Monday, April 1, 2013

Wise Up! April Fools' from the Science Community

Pranking people is a grand tradition that dates back to who-knows-when, and science pranks for April 1st are no exception. Since the average reader is perhaps quite liable to believe what they read, scientists are at an advantage on this day. After all, who expects a boring scientist to have a sense of humor?

Below are some of the best April Fools' pranks perpetuated by the science community:
Google's Copernicus Center
1959: Dr. Arthur Hayall—not a real person—from University of the Sierras—not a real place—claimed that the moons of Mars were actually artificial satellites. The rumor ran that the Martians were using the satellites as bases. 

1974: John Gribbin published The Jupiter Effect, which stated that the Grand Alignment of planets meant that Armageddon would arrive on March 10th, 1982. (Spoiler: It didn’t.) 

1976: BBC Radio 2 astronomer Patrick Moore announced that at 9:47 a.m. that day, Pluto would pass directly behind Jupiter and their combined gravitational forces would combine to lessen Earth’s gravity. He helpfully hinted that listeners jump into the air at that time to experience less gravity and increasing their buoyancy. 

1996: Discover Magazine announced the discovery of a “bigon,” a new fundamental particle of matter that appears and disappears in mere millionths of a second, and also happened to be the size of a bowling ball. Everything from sinking soufflés to spontaneous human combustion was blamed on the bigon.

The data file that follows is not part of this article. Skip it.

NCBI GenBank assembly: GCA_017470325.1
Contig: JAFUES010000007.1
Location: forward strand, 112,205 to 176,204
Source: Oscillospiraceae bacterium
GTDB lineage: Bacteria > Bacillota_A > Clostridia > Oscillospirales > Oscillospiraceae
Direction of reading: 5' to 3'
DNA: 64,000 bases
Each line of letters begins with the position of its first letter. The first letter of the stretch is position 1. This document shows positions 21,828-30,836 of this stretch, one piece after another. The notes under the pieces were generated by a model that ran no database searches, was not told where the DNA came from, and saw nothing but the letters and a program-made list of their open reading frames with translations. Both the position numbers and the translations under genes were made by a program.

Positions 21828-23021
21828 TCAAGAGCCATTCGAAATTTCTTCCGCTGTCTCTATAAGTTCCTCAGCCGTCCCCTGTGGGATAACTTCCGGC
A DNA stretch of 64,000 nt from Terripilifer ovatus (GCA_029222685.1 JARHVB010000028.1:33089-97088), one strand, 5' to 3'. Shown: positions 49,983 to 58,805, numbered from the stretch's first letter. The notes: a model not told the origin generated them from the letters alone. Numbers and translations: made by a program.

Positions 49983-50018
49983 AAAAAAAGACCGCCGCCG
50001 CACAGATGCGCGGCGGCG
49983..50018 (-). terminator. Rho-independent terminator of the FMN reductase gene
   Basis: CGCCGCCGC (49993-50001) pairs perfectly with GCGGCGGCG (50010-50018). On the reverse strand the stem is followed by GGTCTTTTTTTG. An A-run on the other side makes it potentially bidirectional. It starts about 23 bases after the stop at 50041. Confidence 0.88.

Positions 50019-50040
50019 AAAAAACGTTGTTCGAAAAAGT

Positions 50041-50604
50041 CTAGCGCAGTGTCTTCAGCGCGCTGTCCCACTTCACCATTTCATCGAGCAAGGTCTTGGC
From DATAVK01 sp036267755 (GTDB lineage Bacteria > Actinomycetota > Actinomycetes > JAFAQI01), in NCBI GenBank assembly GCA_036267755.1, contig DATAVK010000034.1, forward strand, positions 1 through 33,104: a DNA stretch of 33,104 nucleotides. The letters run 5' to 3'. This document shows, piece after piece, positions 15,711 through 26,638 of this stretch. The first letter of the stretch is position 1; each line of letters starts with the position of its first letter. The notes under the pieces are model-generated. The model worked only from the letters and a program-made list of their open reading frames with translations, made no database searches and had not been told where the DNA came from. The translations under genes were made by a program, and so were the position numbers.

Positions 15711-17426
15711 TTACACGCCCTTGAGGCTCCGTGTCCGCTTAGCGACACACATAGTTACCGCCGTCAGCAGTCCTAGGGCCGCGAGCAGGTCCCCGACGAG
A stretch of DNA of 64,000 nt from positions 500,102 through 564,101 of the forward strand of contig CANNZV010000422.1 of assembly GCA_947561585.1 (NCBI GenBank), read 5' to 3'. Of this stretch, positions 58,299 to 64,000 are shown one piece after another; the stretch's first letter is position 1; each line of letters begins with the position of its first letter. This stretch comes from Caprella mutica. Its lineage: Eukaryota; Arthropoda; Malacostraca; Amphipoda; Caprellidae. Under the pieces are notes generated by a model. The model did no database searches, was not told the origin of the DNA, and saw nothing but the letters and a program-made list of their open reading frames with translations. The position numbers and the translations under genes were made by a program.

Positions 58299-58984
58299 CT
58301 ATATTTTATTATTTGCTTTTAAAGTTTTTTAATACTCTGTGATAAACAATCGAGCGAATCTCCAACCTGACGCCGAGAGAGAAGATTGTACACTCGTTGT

1998: Nature reported a “near-complete skeleton of a theropod [T. rex-like] dinosaur in North Dakota”— which was implicitly suggested to have breathed fire—discovered by Randy Sepulchrave of the Museum of the University of Southern North Dakota. Of course there is no University of Southern North Dakota and the skeleton, dubbed Smaugia volans, derived its name from Tolkien’s The Hobbit. Furthermore, Sepulchrave is a famous fictional character who believed he was an owl and died in a dramatic attempt to fly from a high tower. 

1999:  The Red Herring Magazine published an article on how users could, through a technology developed by computer genius Yuri Maldini, send emails telepathically of up to 240 characters. The magazine received numerous letters from intrigued readers. 

2004: Google announced that they were opening their Copernicus Center, which would be a “lunar hosting a research” site. Applicants need not apply if they couldn’t live without “modern conveniences as soy low-fat lattes, The Sopranos and a steady supply of oxygen.” 

2005: The day before April Fools’, NASA’s Astronomy Picture of the Day contained a teaser announcement “Water on Mars!” The photo ended up depicting a glass of water sitting on a Mars bar, and now the idea that there might actually be water on the red planet doesn’t seem so silly after all. 

2008: The BBC claimed to have discovered a colony of flying penguins and released footage, narrated by Monty Python’s Terry Jones in a David Attenborough-esque manner. (Watch the video here.) 

2012: A mock study titled “On the influence of the Illuminati in astronomical adaptive optics” (pdf warning) described how the nefarious shadow cult is to blame for pretty much everything, including Brittney Spears’ and Lady Gaga’s “astronomical rise to the top.”

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